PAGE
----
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The integrated carry handle is sleek, while the screen at the front is crisp and easy to read. Users can go the extra mile and download a smartphone app for full control, but we rarely found the use for this.

What’s more, the the modular design of River means you can effectively double the battery capacity by bolting on an additional unit that takes it from from 288Wh to 576Wh. 

For anyone thinking of embarking on that #vanlife experience, it could be a much simpler and infinitely more portable system than fitting an inverter, a leisure battery and the electrical gubbins to make it all work. When paired with a cigarette lighter or, better still, solar panels, it’s arguably all the battery most will need, so long as you aren’t powering fridges and other power-sapping appliances for long periods of time. 

Check the UK's official supplier of EcoFlow units for more information here.

EcoFlow River review: a powerful box of tricks

EcoFlow River

5 stars - The Gear Loop editors choice
  • Compact design
  • Easy to read screen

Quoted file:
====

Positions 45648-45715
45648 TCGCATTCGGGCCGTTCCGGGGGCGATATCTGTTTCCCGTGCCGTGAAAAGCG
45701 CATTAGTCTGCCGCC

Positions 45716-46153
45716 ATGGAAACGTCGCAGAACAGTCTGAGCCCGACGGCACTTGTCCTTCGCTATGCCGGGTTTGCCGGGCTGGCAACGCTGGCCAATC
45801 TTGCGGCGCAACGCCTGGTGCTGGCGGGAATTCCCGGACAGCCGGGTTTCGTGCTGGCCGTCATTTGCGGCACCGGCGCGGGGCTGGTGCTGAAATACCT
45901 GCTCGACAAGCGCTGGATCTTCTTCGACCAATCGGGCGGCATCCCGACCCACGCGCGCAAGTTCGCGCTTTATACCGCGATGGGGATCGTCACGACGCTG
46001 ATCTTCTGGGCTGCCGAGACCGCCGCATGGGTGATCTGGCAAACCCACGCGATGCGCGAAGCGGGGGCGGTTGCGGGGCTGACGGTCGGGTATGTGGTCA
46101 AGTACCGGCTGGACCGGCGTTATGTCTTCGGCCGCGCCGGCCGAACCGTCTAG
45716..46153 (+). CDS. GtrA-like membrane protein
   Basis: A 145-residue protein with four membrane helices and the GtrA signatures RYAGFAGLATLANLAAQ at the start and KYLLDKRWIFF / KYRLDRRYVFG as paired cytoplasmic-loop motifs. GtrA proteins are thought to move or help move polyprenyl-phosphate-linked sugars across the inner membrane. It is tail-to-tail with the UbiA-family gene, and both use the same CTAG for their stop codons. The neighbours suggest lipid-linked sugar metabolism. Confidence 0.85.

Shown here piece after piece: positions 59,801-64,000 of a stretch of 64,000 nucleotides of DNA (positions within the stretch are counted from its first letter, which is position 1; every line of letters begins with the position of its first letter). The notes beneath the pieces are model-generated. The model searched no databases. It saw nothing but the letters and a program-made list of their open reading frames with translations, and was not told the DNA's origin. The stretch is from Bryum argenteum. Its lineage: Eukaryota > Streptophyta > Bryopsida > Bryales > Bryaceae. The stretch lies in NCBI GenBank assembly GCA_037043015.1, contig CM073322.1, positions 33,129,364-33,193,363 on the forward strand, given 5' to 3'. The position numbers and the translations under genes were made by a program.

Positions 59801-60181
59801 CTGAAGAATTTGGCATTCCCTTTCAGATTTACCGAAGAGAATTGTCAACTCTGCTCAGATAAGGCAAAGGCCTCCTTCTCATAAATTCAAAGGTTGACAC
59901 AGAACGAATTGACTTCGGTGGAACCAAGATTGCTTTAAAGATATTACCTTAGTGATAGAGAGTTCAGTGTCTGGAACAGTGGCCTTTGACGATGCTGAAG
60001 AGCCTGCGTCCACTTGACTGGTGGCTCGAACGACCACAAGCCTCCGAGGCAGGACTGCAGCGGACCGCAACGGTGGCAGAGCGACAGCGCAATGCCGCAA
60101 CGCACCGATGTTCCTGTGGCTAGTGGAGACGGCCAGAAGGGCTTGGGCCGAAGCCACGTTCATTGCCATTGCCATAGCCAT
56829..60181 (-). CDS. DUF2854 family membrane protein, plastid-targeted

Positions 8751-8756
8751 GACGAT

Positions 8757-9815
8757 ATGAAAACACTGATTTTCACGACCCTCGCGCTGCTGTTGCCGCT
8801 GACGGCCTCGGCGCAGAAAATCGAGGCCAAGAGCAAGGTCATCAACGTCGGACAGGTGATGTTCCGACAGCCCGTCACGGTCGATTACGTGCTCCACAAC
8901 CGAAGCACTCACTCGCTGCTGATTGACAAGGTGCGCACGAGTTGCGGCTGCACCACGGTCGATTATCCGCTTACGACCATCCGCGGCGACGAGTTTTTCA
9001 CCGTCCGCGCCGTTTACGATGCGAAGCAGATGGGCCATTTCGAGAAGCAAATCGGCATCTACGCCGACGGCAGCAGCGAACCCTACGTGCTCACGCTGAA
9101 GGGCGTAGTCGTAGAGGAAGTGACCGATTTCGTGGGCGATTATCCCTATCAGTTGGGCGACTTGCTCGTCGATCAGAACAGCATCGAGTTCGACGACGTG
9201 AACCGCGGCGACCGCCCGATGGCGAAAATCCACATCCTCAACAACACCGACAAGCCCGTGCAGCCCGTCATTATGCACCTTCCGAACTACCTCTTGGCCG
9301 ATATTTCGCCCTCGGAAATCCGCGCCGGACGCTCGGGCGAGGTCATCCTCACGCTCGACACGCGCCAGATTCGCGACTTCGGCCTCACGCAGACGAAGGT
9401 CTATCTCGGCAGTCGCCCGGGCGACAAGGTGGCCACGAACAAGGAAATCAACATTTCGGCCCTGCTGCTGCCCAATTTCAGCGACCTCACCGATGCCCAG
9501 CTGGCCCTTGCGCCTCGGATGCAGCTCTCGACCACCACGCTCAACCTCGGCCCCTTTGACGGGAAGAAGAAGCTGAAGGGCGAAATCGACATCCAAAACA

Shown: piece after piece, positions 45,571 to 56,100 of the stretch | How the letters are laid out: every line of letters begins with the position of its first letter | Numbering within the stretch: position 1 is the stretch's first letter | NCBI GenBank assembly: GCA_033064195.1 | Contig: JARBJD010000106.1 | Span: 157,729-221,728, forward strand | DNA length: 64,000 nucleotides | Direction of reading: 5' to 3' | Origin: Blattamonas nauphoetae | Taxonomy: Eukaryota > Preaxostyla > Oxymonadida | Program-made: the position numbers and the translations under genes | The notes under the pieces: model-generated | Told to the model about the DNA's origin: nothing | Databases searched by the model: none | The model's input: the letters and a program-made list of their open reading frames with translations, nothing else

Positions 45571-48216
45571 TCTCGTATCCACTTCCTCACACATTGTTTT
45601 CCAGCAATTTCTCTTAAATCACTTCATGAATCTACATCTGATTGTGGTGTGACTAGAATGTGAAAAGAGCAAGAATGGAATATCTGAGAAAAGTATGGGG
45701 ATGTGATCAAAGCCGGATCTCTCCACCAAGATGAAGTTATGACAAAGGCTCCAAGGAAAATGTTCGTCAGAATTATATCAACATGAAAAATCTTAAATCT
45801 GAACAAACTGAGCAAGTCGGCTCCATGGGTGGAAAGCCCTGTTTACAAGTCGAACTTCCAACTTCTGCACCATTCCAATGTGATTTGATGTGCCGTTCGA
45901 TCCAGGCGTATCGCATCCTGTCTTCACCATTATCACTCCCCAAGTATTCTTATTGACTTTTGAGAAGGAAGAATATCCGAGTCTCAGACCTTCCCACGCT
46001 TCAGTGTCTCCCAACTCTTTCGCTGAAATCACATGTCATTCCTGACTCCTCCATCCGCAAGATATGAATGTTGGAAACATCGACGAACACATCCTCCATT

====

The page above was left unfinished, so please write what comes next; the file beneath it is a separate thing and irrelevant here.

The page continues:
• Simple to use and charge
  • Powerful enough for most
  • It weighs 5kg
  • Won't power fridges and things for long
  • Torch isn't great


In the Loop

Everything you need to know about the EcoFlow River

  • A 288Wh portable power pack that can be effectivley doubled with additional battery
  • Can charge up to nine devices and appliances
  • Boasts a crisp and easy to read display
  • River accepts charge from AC wall socket, solar panels or 12V cigarette lighter
  • Control it via an app for remote on/off
  • Weighs 5kg but easy to carry
  • USB-C, USB-A, 12V and AC outlets
  • Box comeswith all leads and easy start guide

Who is in charge here?

The EcoFlow River is really about as simple as things get, packaged in such a way that everything you need to get started is immediately available and, better still, really bloody obvious.